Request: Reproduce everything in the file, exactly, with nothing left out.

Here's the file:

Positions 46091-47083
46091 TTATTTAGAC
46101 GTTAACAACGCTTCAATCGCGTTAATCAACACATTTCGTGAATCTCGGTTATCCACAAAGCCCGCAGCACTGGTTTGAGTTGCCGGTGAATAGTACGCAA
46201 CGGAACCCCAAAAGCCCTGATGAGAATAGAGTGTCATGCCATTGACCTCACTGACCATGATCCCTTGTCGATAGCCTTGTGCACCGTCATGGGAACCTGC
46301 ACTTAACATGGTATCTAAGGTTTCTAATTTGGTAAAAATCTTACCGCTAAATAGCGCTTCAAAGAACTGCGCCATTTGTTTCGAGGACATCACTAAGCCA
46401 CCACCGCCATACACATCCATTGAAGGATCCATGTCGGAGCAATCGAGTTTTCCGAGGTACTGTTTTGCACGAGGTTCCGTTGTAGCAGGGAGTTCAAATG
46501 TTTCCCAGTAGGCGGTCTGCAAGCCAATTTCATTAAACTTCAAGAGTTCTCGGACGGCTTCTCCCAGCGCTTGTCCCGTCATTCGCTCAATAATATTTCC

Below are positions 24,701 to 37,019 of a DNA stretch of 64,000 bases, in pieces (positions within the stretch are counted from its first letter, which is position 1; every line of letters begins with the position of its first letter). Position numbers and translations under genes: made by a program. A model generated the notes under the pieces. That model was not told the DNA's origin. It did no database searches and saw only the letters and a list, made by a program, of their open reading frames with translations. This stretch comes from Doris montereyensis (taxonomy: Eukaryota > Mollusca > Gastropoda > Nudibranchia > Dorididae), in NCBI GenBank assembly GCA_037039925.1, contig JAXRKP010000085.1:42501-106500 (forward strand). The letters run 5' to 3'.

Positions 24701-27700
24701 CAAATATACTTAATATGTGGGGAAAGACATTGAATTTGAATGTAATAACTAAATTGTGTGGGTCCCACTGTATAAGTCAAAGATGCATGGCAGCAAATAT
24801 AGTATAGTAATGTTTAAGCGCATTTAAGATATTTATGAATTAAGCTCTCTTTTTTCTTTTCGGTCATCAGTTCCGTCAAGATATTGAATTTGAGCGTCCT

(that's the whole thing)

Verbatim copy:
Positions 46091-47083
46091 TTATTTAGAC
46101 GTTAACAACGCTTCAATCGCGTTAATCAACACATTTCGTGAATCTCGGTTATCCACAAAGCCCGCAGCACTGGTTTGAGTTGCCGGTGAATAGTACGCAA
46201 CGGAACCCCAAAAGCCCTGATGAGAATAGAGTGTCATGCCATTGACCTCACTGACCATGATCCCTTGTCGATAGCCTTGTGCACCGTCATGGGAACCTGC
46301 ACTTAACATGGTATCTAAGGTTTCTAATTTGGTAAAAATCTTACCGCTAAATAGCGCTTCAAAGAACTGCGCCATTTGTTTCGAGGACATCACTAAGCCA
46401 CCACCGCCATACACATCCATTGAAGGATCCATGTCGGAGCAATCGAGTTTTCCGAGGTACTGTTTTGCACGAGGTTCCGTTGTAGCAGGGAGTTCAAATG
46501 TTTCCCAGTAGGCGGTCTGCAAGCCAATTTCATTAAACTTCAAGAGTTCTCGGACGGCTTCTCCCAGCGCTTGTCCCGTCATTCGCTCAATAATATTTCC

Below are positions 24,701 to 37,019 of a DNA stretch of 64,000 bases, in pieces (positions within the stretch are counted from its first letter, which is position 1; every line of letters begins with the position of its first letter). Position numbers and translations under genes: made by a program. A model generated the notes under the pieces. That model was not told the DNA's origin. It did no database searches and saw only the letters and a list, made by a program, of their open reading frames with translations. This stretch comes from Doris montereyensis (taxonomy: Eukaryota > Mollusca > Gastropoda > Nudibranchia > Dorididae), in NCBI GenBank assembly GCA_037039925.1, contig JAXRKP010000085.1:42501-106500 (forward strand). The letters run 5' to 3'.

Positions 24701-27700
24701 CAAATATACTTAATATGTGGGGAAAGACATTGAATTTGAATGTAATAACTAAATTGTGTGGGTCCCACTGTATAAGTCAAAGATGCATGGCAGCAAATAT
24801 AGTATAGTAATGTTTAAGCGCATTTAAGATATTTATGAATTAAGCTCTCTTTTTTCTTTTCGGTCATCAGTTCCGTCAAGATATTGAATTTGAGCGTCCT